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Prechilling garlic to force early growth

Posted: Sat Sep 26, 2009 10:56 pm
by hendi_alex
This is a repost from another garlic thread, but wanted to move it here so that the topic is more focused and consolidated.

"I've read several places that refrigerating garlic will stimulate it to sprout. When planted in October or November in S.C. the garlic just sits in the ground until the cool temperatures cause the cloves to sprout. I don't see why forcing the cloves in the refrigerator would not work, but will post an update in September or October and let everyone know how this works out."

posted in August:

original thread:

Posted: Sat Sep 26, 2009 11:03 pm
by hendi_alex
O.K., I refrigerated some large cloves from mid August until mid September. The cloves were planted around 9/17. They sprouted almost immediately, and are now up to seven inches tall. Last year my cloves were planted in mid October and didn't break gound until mid November. I would rate this experiment as a success so far, as the garlic will have at least a month of extra growth because of the chilling period in the refrigerator which allowed for early planting and for sprouts quickly breaking the surface.



Posted: Sun Sep 27, 2009 5:53 am
by Diane
What will happen when you have a frost? I didn't realize that they will sprout before spring.

Posted: Sun Sep 27, 2009 12:48 pm
by hendi_alex
Here in S.C., even when planted in October, the garlic sprouts and begins to grow until cold temperatures and frost slow them down. Frost only causes superficial damage to garlic. I believe that the early start will just give the plant more growing time between now and late spring/early summer when the mature bulbs are harvested. Here is what says about planting time and overwintering garlic plants.

"When to plant? The fall is best. Remember garlic is a bulb (like tulips and daffodils). Plant 4 to 6 weeks before significant ground freezing may occur. On the High Plains, we like to get going by mid-September, since snow by the end of September is not at all that rare here. Further east and south, late September and into October will generally do. The idea is to get the cloves in the ground during warm weather so germination occurs and good root formation follows. It is good sign when you get green shoots popping above the soil in late autumn. Don't worry. The tips may suffer a little winter burn, but they can tolerate zero and below. Studies have actually shown that some garlic leaves actually grow ever so slightly on sunny days with temperature is below freezing."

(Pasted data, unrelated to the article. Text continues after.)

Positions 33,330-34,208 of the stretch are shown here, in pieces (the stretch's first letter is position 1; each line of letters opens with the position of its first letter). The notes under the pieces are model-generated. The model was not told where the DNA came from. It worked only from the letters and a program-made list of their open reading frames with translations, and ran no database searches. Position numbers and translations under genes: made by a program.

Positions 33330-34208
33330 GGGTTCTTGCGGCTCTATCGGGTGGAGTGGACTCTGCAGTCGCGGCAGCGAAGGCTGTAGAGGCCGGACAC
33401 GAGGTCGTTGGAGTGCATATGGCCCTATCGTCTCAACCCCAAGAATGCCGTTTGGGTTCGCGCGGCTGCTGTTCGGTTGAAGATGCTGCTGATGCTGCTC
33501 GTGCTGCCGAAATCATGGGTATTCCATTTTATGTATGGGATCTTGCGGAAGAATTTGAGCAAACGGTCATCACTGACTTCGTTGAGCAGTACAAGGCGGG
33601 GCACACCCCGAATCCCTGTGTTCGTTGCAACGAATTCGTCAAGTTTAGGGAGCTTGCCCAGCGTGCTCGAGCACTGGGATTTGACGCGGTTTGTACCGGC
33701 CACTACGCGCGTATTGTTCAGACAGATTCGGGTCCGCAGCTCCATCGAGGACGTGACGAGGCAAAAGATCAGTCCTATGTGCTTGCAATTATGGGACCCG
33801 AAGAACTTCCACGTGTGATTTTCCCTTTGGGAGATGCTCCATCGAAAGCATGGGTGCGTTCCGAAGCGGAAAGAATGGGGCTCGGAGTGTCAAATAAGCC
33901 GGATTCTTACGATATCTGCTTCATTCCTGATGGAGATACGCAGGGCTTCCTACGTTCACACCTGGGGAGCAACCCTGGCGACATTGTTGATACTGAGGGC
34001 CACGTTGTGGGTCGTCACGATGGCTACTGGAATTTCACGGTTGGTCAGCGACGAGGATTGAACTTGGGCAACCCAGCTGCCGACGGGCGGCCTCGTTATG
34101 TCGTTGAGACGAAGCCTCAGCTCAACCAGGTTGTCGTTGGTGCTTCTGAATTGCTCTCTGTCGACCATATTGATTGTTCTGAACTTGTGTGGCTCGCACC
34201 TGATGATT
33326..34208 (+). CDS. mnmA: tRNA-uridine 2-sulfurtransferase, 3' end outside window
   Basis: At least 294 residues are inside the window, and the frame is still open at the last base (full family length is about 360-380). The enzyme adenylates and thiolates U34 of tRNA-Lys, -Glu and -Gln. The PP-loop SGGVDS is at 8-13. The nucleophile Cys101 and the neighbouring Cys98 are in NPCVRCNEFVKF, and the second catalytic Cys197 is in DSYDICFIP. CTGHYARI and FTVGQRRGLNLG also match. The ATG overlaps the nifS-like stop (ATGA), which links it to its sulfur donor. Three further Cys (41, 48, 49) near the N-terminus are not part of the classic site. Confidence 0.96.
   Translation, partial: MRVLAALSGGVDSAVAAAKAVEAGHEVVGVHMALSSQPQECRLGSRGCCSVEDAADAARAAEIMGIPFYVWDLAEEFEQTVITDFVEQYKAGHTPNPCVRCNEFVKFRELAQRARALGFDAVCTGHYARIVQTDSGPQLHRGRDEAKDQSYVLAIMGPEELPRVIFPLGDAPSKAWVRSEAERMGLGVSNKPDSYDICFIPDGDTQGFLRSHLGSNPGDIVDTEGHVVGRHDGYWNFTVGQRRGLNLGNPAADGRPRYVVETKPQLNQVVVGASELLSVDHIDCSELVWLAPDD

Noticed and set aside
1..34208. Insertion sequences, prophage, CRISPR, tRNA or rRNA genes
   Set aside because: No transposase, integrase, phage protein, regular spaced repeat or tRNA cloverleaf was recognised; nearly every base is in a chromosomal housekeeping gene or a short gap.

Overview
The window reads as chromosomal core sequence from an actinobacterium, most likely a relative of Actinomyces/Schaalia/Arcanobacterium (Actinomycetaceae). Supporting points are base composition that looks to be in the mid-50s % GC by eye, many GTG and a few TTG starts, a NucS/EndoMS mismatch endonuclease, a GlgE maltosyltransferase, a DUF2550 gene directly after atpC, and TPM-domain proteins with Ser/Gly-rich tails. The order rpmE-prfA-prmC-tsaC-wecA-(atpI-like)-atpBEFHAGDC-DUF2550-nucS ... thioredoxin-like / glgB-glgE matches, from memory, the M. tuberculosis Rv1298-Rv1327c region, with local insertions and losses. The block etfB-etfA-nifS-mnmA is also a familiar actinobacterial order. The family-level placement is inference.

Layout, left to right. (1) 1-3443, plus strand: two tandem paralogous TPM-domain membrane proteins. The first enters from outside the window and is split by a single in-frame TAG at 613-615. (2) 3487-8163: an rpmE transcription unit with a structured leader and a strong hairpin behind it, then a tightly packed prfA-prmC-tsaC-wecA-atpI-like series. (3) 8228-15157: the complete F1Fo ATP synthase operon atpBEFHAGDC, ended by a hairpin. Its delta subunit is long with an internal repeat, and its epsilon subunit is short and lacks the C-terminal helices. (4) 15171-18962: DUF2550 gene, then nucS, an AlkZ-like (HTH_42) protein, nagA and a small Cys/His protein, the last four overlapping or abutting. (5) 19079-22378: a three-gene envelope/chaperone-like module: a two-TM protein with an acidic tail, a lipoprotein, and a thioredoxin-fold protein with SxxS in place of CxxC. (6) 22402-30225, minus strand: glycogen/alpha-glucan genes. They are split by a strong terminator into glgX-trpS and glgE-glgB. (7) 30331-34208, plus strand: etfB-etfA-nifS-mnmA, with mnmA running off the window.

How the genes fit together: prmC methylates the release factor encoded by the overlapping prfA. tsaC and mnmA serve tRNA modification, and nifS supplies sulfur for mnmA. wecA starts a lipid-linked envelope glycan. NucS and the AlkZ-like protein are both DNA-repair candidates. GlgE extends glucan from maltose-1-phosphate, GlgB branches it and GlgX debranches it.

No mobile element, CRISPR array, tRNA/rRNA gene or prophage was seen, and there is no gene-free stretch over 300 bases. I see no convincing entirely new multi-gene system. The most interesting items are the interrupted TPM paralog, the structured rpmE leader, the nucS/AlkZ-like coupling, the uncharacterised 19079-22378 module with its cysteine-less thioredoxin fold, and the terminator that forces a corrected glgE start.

Posted: Mon Sep 28, 2009 5:52 am
by Diane
Great. I wondered because it freezes here and I wasn't sure if I should plant now or later.

Posted: Mon Sep 28, 2009 2:45 pm
by kgall
I planted garlic last week. It is the first time I have done it and I did refrigerate it first, and it sprouted in there. I hope it works out!

Posted: Mon Sep 28, 2009 3:01 pm
by hendi_alex
I just makes sense to me, that as soon as the temperatures are cool enough in the fall for garlic to grow vigorously, that it is best for the garlic to hit the ground ready to grow. The pre-chilled cloves start growing and forming roots almost immediately. This strategy will give the plants a longer growing season from now until maturity, and that should promote the formation of larger bulbs for harvest. Like I said, I'm planting some cloves in October in a traditional way with no pre-chilling and will compare the results to the plants that were chilled.

Very interesting

Posted: Wed Sep 30, 2009 6:46 pm
by promethean_spark
I had the same idea and found this thread googling 'forcing garlic'.

I'm in a relatively warm area and artichoke garlic grows great for me, but hardneck garlics tend to be much later and suffer from the heat at the end of their season in July. Here softnecks come up in Oct/Nov and hardnecks come up in Jan-March. I'm hoping that forcing the hardnecks to come up in the fall will allow them to finish in May or June like the artichokes.

Another thing to try would be forcing garlic bulbils. Giving a bulbil an extra several months of growth may allow a large one to make a small head in the first year, or a small one to make a larger single bulb that would make a head in the following year.